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An experimental inquiry into the effect of yardstick competition on corruption


  • Angelino Viceisza


This study reports theory-testing laboratory experiments on the effect of yardstick competition on corruption. On the incumbent side, yardstick competition acts as a corruption-taming mechanism if the incumbent politician is female. On the voter side, voters focus on the difference between the tax rate in their own jurisdiction and that in another. If the tax rate is deemed unfair compared to the one in another jurisdiction, voters re-elect less. The findings support the claim by Besley and Case (1995) that incumbent behavior and tax setting are tied together through the nexus of yardstick competition. This renders generalizability to these laboratory experiments and addresses some concerns raised by Levitt and List (2007).

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  • Angelino Viceisza, 2007. "An experimental inquiry into the effect of yardstick competition on corruption," Experimental Economics Center Working Paper Series 2007-09, Experimental Economics Center, Andrew Young School of Policy Studies, Georgia State University.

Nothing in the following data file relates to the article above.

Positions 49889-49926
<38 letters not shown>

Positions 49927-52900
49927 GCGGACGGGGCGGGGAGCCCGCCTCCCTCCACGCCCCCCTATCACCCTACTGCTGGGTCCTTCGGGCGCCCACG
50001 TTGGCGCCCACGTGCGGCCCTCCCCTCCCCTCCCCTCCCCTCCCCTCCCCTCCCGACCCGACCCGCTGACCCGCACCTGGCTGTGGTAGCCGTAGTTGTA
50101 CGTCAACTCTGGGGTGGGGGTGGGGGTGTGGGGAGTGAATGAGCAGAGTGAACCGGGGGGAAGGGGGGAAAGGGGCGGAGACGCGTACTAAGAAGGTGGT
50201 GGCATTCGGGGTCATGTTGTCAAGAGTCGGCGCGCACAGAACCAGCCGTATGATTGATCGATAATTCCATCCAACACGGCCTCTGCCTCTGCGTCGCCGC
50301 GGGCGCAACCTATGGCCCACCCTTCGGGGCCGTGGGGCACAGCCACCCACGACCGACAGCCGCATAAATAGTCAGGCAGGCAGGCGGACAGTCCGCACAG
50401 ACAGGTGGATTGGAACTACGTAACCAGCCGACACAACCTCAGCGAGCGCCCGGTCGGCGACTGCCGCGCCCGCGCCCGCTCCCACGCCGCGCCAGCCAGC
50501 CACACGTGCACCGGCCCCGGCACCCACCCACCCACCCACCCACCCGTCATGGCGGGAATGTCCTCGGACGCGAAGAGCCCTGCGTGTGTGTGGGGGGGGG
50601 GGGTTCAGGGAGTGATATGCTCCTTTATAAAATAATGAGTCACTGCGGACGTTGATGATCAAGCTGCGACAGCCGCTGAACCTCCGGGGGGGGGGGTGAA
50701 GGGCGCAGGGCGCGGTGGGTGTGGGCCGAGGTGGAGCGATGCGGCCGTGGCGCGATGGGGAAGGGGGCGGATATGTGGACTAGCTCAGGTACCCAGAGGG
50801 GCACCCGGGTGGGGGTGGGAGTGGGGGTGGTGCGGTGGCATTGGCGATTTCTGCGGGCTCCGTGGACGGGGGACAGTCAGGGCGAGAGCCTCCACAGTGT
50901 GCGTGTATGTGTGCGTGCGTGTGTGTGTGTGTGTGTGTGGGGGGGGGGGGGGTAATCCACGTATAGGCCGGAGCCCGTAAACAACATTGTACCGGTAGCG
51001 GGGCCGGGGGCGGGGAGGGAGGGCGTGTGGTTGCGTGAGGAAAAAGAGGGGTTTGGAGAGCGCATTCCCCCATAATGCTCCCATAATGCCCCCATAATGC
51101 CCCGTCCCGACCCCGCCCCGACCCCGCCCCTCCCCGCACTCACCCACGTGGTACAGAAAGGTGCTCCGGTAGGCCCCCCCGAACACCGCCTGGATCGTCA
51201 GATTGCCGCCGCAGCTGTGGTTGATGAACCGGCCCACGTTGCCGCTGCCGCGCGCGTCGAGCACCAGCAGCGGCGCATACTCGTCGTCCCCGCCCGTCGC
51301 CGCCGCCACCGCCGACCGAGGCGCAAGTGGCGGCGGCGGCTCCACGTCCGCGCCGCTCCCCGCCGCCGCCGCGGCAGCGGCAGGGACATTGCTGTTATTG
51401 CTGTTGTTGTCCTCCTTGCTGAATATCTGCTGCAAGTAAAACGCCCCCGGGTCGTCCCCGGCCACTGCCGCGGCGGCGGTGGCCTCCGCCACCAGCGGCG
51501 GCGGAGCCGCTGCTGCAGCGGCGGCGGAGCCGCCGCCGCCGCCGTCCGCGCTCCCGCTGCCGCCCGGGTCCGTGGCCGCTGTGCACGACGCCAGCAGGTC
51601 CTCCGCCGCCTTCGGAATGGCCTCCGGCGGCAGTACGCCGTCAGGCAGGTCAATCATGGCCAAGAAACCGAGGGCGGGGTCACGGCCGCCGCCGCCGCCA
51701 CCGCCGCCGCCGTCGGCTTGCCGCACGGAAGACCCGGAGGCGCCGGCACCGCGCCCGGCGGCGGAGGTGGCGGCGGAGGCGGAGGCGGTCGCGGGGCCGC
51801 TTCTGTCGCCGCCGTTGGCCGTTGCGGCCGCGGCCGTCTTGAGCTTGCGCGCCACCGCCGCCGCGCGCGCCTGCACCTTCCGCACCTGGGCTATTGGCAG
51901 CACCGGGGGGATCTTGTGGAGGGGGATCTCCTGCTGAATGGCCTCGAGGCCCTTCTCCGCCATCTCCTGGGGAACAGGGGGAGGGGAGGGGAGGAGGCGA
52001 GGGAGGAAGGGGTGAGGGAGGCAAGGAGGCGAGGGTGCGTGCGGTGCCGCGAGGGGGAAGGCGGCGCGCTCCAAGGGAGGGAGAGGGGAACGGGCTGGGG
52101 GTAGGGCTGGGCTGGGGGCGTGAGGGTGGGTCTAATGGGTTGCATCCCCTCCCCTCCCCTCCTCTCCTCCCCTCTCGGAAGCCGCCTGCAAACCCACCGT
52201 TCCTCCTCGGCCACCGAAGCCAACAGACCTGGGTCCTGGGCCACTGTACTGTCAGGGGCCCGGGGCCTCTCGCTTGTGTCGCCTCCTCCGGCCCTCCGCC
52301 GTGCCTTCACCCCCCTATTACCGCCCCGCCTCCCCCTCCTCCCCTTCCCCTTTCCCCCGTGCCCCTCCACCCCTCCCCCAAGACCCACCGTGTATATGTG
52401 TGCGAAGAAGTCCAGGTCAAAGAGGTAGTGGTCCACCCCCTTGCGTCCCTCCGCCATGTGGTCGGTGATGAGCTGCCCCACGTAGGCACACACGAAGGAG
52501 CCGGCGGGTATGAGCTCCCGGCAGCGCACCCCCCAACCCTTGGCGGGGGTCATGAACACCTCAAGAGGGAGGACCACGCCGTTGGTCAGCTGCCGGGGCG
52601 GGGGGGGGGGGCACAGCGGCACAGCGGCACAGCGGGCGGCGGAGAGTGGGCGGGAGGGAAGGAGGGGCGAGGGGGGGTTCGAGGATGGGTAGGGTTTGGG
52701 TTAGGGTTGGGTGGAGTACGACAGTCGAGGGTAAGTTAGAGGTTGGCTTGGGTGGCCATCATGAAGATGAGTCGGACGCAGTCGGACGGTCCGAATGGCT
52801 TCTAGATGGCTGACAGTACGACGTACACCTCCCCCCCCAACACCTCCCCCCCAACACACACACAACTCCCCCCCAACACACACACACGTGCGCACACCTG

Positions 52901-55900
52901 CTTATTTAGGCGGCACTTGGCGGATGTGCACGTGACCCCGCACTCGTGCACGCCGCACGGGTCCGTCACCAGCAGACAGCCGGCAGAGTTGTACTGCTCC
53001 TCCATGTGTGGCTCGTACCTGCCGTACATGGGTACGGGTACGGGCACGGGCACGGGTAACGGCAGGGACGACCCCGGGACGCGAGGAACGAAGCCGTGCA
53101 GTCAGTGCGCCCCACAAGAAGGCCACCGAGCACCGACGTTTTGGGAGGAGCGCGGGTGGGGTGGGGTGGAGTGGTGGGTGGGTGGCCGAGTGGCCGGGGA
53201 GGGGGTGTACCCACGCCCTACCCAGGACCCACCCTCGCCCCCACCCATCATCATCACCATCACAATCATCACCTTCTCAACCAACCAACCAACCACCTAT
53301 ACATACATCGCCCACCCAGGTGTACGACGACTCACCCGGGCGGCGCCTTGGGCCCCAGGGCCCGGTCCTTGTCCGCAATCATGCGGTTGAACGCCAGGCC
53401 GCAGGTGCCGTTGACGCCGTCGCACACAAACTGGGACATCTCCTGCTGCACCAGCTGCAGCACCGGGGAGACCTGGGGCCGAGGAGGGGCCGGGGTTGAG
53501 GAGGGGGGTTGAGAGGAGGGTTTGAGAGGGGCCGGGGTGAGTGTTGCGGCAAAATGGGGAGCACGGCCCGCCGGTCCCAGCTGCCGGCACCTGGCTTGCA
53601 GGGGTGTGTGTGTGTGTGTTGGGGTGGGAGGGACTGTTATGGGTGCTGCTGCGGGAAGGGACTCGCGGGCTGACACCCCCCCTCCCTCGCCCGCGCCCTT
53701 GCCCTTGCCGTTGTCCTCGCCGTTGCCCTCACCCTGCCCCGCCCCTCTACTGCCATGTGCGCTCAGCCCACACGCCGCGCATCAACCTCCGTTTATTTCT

• Handle: RePEc:exc:wpaper:2007-09

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    References listed on IDEAS

    1. Jan Potters & Martin Sefton & Lise Vesterlund, 2007. "Leading-by-example and signaling in voluntary contribution games: an experimental study," Economic Theory, Springer;Society for the Advancement of Economic Theory (SAET), vol. 33(1), pages 169-182, October.
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    6. Paul Belleflamme & Jean Hindriks, 2005. "Yardstick competition and political agency problems," Social Choice and Welfare, Springer;The Society for Social Choice and Welfare, vol. 24(1), pages 155-169, September.
    7. Potters, Jan & Rockenbach, Bettina & Sadrieh, Abdolkarim & van Damme, Eric, 2004. "Collusion under yardstick competition: an experimental study," International Journal of Industrial Organization, Elsevier, vol. 22(7), pages 1017-1038, September.
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    More about this item


    Corruption; Yardstick Competition; Political Agency; Asymmetric;

    JEL classification:

    • C92 - Mathematical and Quantitative Methods - - Design of Experiments - - - Laboratory, Group Behavior
    • D72 - Microeconomics - - Analysis of Collective Decision-Making - - - Political Processes: Rent-seeking, Lobbying, Elections, Legislatures, and Voting Behavior
    • D73 - Microeconomics - - Analysis of Collective Decision-Making - - - Bureaucracy; Administrative Processes in Public Organizations; Corruption
    • D82 - Microeconomics - - Information, Knowledge, and Uncertainty - - - Asymmetric and Private Information; Mechanism Design
    • H73 - Public Economics - - State and Local Government; Intergovernmental Relations - - - Interjurisdictional Differentials and Their Effects

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